In the final weeks before cannabis becomes legal, there are new details today from Ottawa’s police chief about the city’s plan. 

Charles Bordeleau is being cautious saying there are still a lot of unknowns. Here’s what we do know: once it's legal, there will be 24 Ottawa officers trained as drug impairment recognition experts. Another 246 will be trained as field sobriety test officers.

And we learn today that Ottawa police will not use the Draeger Drug 5000 road side test. The chief says there will be challenges for his members.  Police still don't know what the fines will be for smoking in public and who will be the licensed distributors but Bordeleau says they're as ready as they can be.

In five-weeks lighting up will be legal. The question is will front line officers be ready?

“I think the community can rest assured that the Ottawa police force is ready as it can be based on the information it has in its hands right now,” says Bordeleau.

Ottawa’s police chief was updating the Ottawa Police Services Board today on how front line officers will patrol the pot.

Upon legalization the service will have 24 drug recognition experts; the highest training an officer can get in drug detection.  They are used to provide expert evidence in court. The goal is to bring that number to 50 in two years.

On top of that, there will be another 246 field sobriety test officers, the ones used to detect drugs at the roadside. The goal is to eventually have every front line officer trained.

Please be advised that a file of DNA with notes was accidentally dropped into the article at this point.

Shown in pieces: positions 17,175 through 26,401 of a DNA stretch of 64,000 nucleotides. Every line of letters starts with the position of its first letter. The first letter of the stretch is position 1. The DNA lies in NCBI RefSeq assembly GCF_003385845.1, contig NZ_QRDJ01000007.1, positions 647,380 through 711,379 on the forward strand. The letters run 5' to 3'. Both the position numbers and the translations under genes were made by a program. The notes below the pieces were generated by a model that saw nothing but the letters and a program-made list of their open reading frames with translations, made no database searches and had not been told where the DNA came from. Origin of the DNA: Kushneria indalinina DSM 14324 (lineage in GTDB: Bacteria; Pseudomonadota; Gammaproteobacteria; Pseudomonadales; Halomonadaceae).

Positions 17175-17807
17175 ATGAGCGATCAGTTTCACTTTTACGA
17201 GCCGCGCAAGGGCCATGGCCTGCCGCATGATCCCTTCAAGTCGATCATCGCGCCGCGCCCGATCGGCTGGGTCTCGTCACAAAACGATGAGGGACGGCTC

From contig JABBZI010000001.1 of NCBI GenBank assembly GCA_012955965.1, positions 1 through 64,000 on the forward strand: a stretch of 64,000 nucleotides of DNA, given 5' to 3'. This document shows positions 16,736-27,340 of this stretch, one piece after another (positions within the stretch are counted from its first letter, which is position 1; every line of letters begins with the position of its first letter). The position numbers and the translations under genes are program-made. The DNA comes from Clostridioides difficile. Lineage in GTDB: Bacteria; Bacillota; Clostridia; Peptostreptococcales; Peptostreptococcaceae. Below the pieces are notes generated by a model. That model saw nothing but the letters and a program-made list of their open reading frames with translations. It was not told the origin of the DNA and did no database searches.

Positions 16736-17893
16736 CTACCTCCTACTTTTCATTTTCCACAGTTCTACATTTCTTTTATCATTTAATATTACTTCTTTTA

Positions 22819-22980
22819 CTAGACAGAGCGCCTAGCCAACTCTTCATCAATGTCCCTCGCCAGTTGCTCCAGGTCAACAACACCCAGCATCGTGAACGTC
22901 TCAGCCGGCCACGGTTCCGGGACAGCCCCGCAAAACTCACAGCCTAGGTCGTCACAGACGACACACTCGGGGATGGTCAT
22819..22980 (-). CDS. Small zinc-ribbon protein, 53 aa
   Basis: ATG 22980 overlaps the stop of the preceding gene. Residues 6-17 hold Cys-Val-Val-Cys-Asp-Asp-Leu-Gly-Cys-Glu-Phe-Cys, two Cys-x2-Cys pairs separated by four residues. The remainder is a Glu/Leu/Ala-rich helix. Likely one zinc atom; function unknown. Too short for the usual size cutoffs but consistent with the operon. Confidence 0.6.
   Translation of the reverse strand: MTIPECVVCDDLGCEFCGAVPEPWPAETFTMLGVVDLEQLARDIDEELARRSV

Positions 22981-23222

“The public needs to know that drug driving is illegal now,” says Bordleau, “ It will remain illegal on October 17th.”

The service though will not be using the federally approved roadside saliva Draeger Test.  The chief is concerned the technology is too new.

“It is new technology.  We have some concern with respect to that technology as it stands now.  We are satisfied with the number of standard field sobriety testers we have trained and the number of drug recognition experts that we have that we will be able to roll out and keep our roads safe the way we operate right now.”

The chief says there are still a lot of unknowns; for instance, what the fines will be for smoking pot in public, how police will enforce edible cannabis.  And marijuana will only be legal online until April which means the various pot shops currently operating in Ottawa are still illegal.  Police will still need to do enforcement.

“There are a lot of unknowns,” says Bordeleau, “but the world will continue on October 18th and our concern is public safety and keeping our roads safe.  It is illegal now to ingest drugs and drive and it will continue to be illegal and you won’t be able to smoke marijuana out in public. That’s a given.”